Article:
Archive for the ‘Horse Health’ Category

Freeing a Cast Horse

Wednesday, March 5th, 2014

If you’ve ever seen a cast horse, it’s an image that you’re not likely to forget. And if you’ve never seen a cast horse, then you should arm yourself with knowledge so that you’re prepared in case the situation should ever occur. Knowing what to do when a horse is cast can help to keep both yourself and the horse safe.

A horse can become “cast” when he lies down, rolls over, or otherwise puts himself in a position where his legs are so close to the stall wall that he cannot move or get up. Without the aid of his legs, the horse will be powerless, and many horses panic in this situation, thrashing about and kicking at the stall wall.

Freeing a Cast Horse

If you come across a cast horse, the best thing that you can do is to get the help of at least one additional person and calm the horse until the help arrives. Unless you’re working with a very small pony, you won’t be able to move a cast horse on your own. It can be a good idea to have a list of people you can call on for help in emergencies like this one posted in your tack room.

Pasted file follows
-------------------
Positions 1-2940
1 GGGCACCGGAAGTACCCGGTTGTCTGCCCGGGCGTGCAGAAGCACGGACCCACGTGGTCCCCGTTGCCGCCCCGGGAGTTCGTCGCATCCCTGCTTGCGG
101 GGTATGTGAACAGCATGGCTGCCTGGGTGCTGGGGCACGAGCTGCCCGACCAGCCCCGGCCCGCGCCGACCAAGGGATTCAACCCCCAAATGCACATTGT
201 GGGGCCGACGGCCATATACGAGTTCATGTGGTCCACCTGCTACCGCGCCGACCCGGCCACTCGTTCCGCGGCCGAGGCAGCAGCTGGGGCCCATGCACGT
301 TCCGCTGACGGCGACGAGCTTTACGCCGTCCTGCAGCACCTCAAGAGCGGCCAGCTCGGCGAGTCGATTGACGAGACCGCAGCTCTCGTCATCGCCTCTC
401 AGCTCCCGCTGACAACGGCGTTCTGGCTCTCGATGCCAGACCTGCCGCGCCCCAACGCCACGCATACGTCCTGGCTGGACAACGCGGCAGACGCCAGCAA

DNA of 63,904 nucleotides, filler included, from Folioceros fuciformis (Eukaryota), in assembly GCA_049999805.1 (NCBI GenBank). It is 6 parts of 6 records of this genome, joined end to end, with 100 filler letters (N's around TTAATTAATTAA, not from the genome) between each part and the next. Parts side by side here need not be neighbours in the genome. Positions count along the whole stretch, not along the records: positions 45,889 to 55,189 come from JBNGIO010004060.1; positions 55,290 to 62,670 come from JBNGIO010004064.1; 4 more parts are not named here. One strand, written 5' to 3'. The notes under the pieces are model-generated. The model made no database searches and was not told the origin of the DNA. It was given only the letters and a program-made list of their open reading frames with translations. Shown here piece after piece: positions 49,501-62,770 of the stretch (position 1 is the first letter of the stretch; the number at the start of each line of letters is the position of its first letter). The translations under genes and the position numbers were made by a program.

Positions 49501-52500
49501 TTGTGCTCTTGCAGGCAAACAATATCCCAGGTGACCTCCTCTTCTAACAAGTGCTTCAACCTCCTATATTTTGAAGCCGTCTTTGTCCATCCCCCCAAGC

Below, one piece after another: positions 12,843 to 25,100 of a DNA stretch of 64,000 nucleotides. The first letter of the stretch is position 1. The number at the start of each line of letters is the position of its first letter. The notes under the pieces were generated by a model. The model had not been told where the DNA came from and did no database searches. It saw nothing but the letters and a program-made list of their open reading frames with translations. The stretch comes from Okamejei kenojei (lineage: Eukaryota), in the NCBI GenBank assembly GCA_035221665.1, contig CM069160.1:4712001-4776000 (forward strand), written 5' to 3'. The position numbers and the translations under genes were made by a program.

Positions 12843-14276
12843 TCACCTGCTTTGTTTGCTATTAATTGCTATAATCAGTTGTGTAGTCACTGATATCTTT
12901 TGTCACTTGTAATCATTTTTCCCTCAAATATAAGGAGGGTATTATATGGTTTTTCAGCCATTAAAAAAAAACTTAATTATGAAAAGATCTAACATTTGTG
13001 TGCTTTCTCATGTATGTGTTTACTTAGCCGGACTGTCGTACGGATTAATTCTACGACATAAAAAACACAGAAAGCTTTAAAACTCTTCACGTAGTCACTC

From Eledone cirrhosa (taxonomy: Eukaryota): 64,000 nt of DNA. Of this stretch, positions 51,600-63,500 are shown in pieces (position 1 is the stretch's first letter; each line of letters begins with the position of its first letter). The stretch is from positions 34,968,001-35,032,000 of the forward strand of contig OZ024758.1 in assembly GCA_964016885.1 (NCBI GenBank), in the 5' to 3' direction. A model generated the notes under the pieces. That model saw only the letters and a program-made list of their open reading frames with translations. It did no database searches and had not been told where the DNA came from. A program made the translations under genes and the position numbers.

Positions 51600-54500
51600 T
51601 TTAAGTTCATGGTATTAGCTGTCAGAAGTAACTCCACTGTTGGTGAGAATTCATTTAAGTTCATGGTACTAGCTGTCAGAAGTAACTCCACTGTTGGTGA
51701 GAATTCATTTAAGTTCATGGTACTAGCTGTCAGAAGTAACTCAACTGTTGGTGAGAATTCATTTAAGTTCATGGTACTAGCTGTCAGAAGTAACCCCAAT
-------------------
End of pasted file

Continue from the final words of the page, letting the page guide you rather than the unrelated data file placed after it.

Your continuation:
You’ll need to use extreme caution when entering a stall where a horse is cast; remember that the horse will often panic, so he might not register your presence right away. Stay clear of his hooves and attempt to calm him with your voice. If you can safely pat his neck to reassure him, then do so.

Once you have additional help, you will need to set about moving the cast horse. Stay away from the horse’s hooves; a good safety rule is to keep yourself behind the horse’s back so that you cannot be accidentally kicked if the horse should start thrashing again. If possible, try to grab onto the horse’s mane to pull the front portion of his body forward into the center of the stall. As soon as you have moved the horse, you and your helper will need to stand back out of kicking range, as he’ll likely thrash about in attempting to get to his feet.